In course of that Evening it was decreed that the Committee of the Town should take charge of the Arsenal and the Powder Magazine, and be accountable for the military stores therein contain’d to none but the General Assembly.

The next morning, M. Le Chevalier de la Grémonville, conformably to his public professions, resign’d his Commission into the hands of the President of the General Assembly. In course of the day the soldiers all left their Barracks; some were enroll’d anew as Patriotic Troops, others proceeded to Port-au-Prince.

On the 30th. a ship came into the Road from Port-au-Prince, bound to France. The General Assembly had information that a Packet of Letters from M. Le Comte de Peinier, were very privately convey’d aboard that Ship, where they were then secreted. The Committee of the Town sent a deputation aboard and found the packet conceal’d in a Bed. It was addrest to M. de la Luzerne. The Letters were publicly read, whereby the secret advisers of the Governor General were discover’d, as well as some of their intentions. One part of the Plan of opperations was to send a Frigate round to this Road with Troops aboard to join those station’d here, and then disperse the General Assembly by force of arms.

On Saturday the 31st. July, advice was receiv’d that a Skirmish had taken place at Port-au-Prince between the Patriotic Citizens and a detachment of Troops under command of Colonel Mauduit, wherein five Citizens were kill’d, about twenty were wounded, and near forty taken Prisoners. The Citizens of St. Marc as well as the General Assembly were much alarm’d at the expectation that a Frigate was coming into this Road with hostile intentions. Order was taken to put the Batteries in order with all possible dispatch. The Company of Voluntiers and Chasseurs paraded under arms, and made a very respectable appearance. Advice had been receiv’d by particular members of the General Assembly, though not in an official way, that there was a defection among the Officers and Crew of the Leopard, laying at Port-au-Prince, the only ship of the Line station’d in this Colony. The Maitre d’Equipage, with the other warrant officers and Crew had declared themselves in favour of the General Assembly, and had actually obliged the Commander, M. de la Gallissonnière, with several of his Lieutenants, to quit the ship.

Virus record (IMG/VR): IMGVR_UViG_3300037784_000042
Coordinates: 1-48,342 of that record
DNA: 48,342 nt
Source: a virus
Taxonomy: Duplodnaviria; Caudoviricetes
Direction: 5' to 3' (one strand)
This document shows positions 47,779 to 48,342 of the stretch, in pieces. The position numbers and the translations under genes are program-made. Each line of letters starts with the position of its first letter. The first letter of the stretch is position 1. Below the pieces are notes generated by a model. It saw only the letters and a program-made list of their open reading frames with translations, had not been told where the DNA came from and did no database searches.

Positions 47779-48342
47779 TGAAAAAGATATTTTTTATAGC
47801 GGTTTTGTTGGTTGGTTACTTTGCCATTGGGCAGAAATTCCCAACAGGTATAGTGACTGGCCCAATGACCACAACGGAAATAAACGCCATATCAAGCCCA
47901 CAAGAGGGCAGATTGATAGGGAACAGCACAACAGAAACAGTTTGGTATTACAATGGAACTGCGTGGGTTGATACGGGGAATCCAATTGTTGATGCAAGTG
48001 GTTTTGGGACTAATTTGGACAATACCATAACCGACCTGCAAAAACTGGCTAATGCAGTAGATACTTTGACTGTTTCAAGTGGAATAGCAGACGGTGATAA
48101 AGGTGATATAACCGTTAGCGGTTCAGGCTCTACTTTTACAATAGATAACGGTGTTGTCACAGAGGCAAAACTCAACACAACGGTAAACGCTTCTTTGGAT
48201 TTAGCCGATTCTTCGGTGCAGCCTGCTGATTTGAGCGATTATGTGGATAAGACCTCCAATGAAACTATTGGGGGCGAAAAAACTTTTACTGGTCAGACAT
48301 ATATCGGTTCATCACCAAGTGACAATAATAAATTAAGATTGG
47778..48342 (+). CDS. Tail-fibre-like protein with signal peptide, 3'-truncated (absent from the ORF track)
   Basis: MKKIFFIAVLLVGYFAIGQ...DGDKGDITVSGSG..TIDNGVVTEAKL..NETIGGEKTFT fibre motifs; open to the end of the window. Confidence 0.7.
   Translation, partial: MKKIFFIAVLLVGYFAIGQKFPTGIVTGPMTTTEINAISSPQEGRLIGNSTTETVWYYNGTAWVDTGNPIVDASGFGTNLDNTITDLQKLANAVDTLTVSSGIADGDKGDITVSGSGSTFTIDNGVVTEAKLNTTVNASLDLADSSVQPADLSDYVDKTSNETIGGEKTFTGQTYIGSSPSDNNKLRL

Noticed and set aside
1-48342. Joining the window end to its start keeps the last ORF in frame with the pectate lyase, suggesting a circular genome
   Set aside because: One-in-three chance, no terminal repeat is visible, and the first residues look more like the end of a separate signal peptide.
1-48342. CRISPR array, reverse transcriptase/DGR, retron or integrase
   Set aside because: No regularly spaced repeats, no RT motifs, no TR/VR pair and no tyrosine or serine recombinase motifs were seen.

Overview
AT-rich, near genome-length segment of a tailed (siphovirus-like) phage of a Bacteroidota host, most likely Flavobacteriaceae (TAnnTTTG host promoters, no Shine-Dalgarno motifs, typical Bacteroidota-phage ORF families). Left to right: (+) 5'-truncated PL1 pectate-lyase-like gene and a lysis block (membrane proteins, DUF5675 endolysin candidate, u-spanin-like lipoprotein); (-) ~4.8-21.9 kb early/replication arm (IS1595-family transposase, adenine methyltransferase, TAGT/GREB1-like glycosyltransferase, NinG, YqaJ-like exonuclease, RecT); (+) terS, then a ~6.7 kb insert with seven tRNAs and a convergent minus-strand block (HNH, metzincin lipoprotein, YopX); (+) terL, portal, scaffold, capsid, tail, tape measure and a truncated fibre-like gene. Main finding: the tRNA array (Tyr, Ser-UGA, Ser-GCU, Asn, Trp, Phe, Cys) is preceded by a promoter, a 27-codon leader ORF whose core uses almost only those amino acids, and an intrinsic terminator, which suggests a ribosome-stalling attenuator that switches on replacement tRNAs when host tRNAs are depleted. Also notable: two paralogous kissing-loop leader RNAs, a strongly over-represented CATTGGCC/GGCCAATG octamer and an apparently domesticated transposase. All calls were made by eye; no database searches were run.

After much debate on all these interesting points, it was determin’d to pass a formal Decree declaring M. Le Comte de Peinier and Colonel Mauduit guilty of high Treason. The Assembly order’d a Proclamation to be printed and dispersed throughout the Colony offering a reward of Eight thousand Dollars for the apprehending and delivering into Custody of the General Assembly either of the Persons thus attainted. It was also decreed by the General Assembly to send a deputation aboard the Leopard to thank that Ship’s Company for their Patriotic declarations, &c.